The problems, especially the difficulty of making the assessments with exacting precision, mean that in situations where the advantages and disadvantages seem relatively comparable, and even in some circumstances when intervention is more clearly warranted, the court should consider the possibility of conditioning intervention. The judge, in close cases thus may want to grant intervention motions rather flexibly but adjust the participation permitted to factors, such as the court's perceptions of its need for the intervenors' decisional input, the potential quality of contributions, and the time required and available to treat the involvement.
This approach makes a lot more sense to me than courts either finding that the Rule 24(a) analysis as it currently exists is coextensive with the Article III standing analysis or conducting a two-step analysis in which the former analysis tells us nothing about the latter analysis. And, if you want to see an example of Professor Tobias' suggested approach in action and some further justifications and explanations of his approach, you should check out his terrific article, which I have only briefly excerpted here.
Popper on the Gulf Oil Spill and Caps on Liability
Andrew F. Popper (American University) has posted Capping Incentives, Capping Innovation, Courting Disaster: The Gulf Oil Spill and Arbitrary Limits on Civil Liability to SSRN.
Limiting liability by establishing an arbitrary cap on civil damages is bad public policy. Caps are antithetical to the interests of consumers and at odds with the national interest in creating incentives for better and safer products. Whether the caps are on non-economic loss, punitive damages, or set for specific activity, they undermine the civil justice system, deceiving juries and denying just and reasonable compensation for victims in a broad range of fields.
This paper Article postulates that capped liability on damages for offshore oil spills may well have been an instrumental factor contributing to the recent Deepwater Horizon catastrophe in the Gulf of Mexico. More broadly, it argues that caps on damages undermine the deterrent effect of tort liability and fail to achieve economically efficient and socially just results.
April 19, 2011
SCOTUS Decision in Virginia Office for Protection and Advocacy v. Stewart
Today the Supreme Court decided Virginia Office for Protection and Advocacy v. Stewart (No. 09-529). Per Justice Scalia’s majority opinion (joined by Justices Kennedy, Thomas, Ginsburg, Breyer, and Sotomayor), the case “consider[s] whether Ex parte Young, 209 U. S. 123 (1908), allows a federal court to hear a lawsuit for prospective relief against state officials brought by another agency of the same State.” The answer:
Although we have never encountered such a suit before, we are satisfied that entertaining VOPA's [the state agency’s] action is consistent with our precedents and does not offend the distinctive interests protected by sovereign immunity.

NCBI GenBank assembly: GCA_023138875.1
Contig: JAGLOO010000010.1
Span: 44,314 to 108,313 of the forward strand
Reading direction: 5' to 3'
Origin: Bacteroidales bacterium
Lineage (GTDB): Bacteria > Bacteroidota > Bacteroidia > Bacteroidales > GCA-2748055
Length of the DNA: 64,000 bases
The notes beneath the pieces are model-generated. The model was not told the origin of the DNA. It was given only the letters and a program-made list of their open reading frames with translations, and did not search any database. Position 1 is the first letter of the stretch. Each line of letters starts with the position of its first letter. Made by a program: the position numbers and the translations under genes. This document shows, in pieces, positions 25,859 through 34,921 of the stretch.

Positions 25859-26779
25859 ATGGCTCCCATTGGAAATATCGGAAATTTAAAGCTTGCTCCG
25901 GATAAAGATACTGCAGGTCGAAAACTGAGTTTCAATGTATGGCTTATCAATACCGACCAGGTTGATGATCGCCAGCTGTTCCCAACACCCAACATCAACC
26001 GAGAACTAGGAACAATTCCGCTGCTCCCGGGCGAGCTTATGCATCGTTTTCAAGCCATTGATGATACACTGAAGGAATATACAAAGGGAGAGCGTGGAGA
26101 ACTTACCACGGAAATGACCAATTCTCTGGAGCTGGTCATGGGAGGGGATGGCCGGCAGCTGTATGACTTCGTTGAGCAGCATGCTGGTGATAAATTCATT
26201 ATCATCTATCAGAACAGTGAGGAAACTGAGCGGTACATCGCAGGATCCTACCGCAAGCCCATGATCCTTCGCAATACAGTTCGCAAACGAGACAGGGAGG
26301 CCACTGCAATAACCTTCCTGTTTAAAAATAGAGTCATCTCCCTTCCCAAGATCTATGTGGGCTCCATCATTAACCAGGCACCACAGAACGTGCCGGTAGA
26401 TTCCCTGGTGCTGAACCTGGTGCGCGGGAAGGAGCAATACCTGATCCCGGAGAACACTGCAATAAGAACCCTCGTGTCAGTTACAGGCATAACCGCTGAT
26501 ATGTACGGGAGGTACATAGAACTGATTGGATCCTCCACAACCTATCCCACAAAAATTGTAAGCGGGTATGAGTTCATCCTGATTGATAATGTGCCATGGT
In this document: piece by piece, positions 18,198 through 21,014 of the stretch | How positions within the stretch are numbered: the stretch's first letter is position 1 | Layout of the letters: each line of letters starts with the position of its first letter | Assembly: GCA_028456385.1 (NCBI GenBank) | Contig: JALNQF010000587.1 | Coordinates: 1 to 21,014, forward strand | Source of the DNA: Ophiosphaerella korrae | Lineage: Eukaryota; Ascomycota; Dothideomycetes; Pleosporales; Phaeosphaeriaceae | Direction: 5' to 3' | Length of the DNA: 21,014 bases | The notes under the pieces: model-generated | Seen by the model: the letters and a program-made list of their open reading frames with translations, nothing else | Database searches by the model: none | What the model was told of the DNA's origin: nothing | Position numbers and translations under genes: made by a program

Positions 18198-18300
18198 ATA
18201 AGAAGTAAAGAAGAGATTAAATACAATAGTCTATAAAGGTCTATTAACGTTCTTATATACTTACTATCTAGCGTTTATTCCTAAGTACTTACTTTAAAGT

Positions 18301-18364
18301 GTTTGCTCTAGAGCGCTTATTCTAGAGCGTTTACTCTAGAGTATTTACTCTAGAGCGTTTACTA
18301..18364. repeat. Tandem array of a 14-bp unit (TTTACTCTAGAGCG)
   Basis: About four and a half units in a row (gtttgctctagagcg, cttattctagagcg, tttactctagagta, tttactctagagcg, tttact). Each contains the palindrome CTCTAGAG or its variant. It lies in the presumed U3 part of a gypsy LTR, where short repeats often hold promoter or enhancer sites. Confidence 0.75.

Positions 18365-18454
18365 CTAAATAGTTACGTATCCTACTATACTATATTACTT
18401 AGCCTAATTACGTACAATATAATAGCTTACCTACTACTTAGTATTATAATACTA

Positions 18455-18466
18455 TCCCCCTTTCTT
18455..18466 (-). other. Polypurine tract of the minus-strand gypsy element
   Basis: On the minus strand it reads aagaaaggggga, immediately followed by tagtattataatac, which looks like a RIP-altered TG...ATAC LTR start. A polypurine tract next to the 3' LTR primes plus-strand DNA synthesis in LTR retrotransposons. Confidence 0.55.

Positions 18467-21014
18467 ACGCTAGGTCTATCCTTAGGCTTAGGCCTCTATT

In conclusion, Justice Scalia writes:
[W]e are mindful of the central role autonomous States play in our federal system, and wary of approving new encroachments on their sovereignty. But we conclude no such encroachment is occasioned by straightforwardly applying Ex parte Young to allow this suit. It was Virginia law that created VOPA and gave it the power to sue state officials. In that circumstance, the Eleventh Amendment presents no obstacle to VOPA’s ability to invoke federal jurisdiction on the same terms as any other litigant.
Justice Kennedy writes a concurring opinion joined by Justice Thomas. Chief Justice Roberts writes a dissenting opinion joined by Justice Alito. Justice Kagan took no part.
So Say We All?: Northern District of Indiana Opinion Addresses Circuit Split Over Whether Each Defendant Must Submit Written Documentation Consenting to Removal
Earlier this month, I posted an entry about the circuit split over how 28 U.S.C. Section 1446(b)'s 30 day period for removal applies in actions with multiple defendants served on different days. In other words, the post dealt with when defendants can move to remove in multiple defendant litigation. In today's post, I will discuss the recent opinion of the United States District Court for the Northern District of Indiana in Boruff v. Transervice, Inc., 2011 WL 1296675 (N.D.Ind. 2011), which discussed the circuit split over whether each defendant in multiple defendant litigation must submit written documentation indicating that it consents to removal or whether one defendant's notice of removal can state that other defendant(s) consent to removal. In other words, this post will deal with how defendants can remove in multiple defendant litigation.
In Boruff, James Boruff filed a complaint in state court, alleging that he was injured as a result of the mechanical failure of a trailer hitch crank support on a vehicle he was operating, which was owned or leased by and/or maintained under the direction of defendants Walgreen Co. and/or Transervice, Inc. Walgreen was served with a summons and the complaint on July 13, 2010, and Transervice was served the next day. On August 12, 2010, Walgreen filed a notice of removal with the United States District Court for the Northern District of Indiana. This notice of removal represented that "Defendant, Transervice, Inc. consents to the removal." Transervice did not itself file any paper indicating that it consented to removal.